The Science Museum invited 70 developers, designers, writers and many other talented people, to a two-day hackathon event held between 21st-22nd February 2017.
With access to the Science Museum’s Collection Online API, the challenge was to reimagine how that data could be used to create something that added value to the Science Museum.
Projects were not limited to digital-only solutions. We were encouraged to think creatively about what science and technology actually meant and could have created something physical, whimsical, scholarly or punk rock.
As the only designer in the team, I was responsible for the wireframes, user interface and user experience design that the developers would then implement into the app.
Aimed at younger people, our idea was a gamified quiz (designed for the mobile-web) that would challenge players to find items shown to them and answer questions based on those items.
This quiz would help keep younger people engaged with the Science Museum during their visit, as well as be educated about the different exhibits and items on display.
It was important for us to consider who we were designing the mobile-web app for and what user experience they would have. As a result, we created a user story which we continuously reflected back to:
“As a young person in the digital age, I want an app to explore a museum so that I can have fun whilst exploring.”
We also considered other user stories we could explore which ranged from teachers/parents (how would they want to maintain control over their group) to the museum (how would they want visitors to engage with exhibits and learn something). We decided not to explore all options based on time constraints.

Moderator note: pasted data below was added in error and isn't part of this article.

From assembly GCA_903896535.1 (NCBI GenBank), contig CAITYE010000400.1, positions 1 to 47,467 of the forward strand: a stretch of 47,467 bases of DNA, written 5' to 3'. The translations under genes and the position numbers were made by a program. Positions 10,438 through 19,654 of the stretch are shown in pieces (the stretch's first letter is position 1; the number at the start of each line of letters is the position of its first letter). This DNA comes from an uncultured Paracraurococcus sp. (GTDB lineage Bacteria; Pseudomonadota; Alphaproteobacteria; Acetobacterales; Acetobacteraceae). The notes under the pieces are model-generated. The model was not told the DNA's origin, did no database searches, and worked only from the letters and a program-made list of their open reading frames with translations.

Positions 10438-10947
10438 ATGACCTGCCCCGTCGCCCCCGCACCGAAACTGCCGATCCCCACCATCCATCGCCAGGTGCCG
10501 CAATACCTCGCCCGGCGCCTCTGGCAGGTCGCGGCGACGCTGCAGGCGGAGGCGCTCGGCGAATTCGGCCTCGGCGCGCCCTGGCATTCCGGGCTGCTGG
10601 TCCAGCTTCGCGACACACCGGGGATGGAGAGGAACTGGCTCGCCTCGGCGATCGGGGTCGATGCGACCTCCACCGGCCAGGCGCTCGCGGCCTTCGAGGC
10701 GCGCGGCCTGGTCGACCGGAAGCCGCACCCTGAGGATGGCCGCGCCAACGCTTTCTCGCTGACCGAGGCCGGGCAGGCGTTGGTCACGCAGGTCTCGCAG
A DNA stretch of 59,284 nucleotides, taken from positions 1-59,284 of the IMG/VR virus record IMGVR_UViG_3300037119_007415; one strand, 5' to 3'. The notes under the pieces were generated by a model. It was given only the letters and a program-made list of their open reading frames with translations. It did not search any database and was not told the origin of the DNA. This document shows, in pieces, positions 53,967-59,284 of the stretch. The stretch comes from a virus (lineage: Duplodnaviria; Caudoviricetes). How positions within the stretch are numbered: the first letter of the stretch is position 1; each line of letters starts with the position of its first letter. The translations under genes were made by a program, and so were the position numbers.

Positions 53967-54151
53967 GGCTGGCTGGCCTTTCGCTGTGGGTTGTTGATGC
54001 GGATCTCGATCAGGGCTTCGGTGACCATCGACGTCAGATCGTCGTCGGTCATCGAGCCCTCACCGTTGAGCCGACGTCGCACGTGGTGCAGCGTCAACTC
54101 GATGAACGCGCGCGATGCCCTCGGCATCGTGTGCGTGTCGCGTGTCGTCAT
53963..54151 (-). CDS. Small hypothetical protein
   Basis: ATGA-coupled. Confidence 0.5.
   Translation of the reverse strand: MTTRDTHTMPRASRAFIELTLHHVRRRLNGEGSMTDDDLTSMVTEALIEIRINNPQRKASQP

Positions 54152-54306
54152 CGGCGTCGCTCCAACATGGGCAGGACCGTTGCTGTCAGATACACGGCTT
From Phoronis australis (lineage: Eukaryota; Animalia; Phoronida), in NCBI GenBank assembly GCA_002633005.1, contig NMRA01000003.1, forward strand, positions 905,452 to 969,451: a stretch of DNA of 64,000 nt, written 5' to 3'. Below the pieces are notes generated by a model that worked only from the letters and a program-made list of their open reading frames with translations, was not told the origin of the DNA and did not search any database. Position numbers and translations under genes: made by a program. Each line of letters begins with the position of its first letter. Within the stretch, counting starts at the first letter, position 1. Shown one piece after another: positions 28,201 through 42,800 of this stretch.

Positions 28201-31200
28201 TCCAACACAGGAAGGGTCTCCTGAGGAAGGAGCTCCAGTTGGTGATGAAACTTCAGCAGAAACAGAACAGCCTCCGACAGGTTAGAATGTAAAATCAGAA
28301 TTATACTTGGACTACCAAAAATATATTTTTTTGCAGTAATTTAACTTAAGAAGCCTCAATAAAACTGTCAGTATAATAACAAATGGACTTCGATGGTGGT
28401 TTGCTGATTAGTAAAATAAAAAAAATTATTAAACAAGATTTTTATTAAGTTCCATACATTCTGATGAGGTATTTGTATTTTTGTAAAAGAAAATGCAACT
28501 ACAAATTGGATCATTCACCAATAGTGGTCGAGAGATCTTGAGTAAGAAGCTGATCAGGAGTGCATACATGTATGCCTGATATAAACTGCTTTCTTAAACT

Before diving into code and development, we spent some time paper-prototyping to understand the user flow and overall layout. Initially we generated ideas individually and then came together as a group to hear everyone’s ideas. This helped us to agree on a final idea to develop.
Given the short amount of time we had, our focus was on producing a minimum viable product that we could present to the judges and other teams at the event.
Ideally, we would have wanted to use image recognition software that would allow users to hold their smartphone up to an item on-display and scan it in as opposed to tapping the button ‘Found It’. This would also act as a deterrent against any ‘cheaters’ who could randomly guess answers. Image recognition would rely on new technology being implemented into each exhibit whether this was in the form of QR codes or iBeacons.
The project can also be viewed on Github.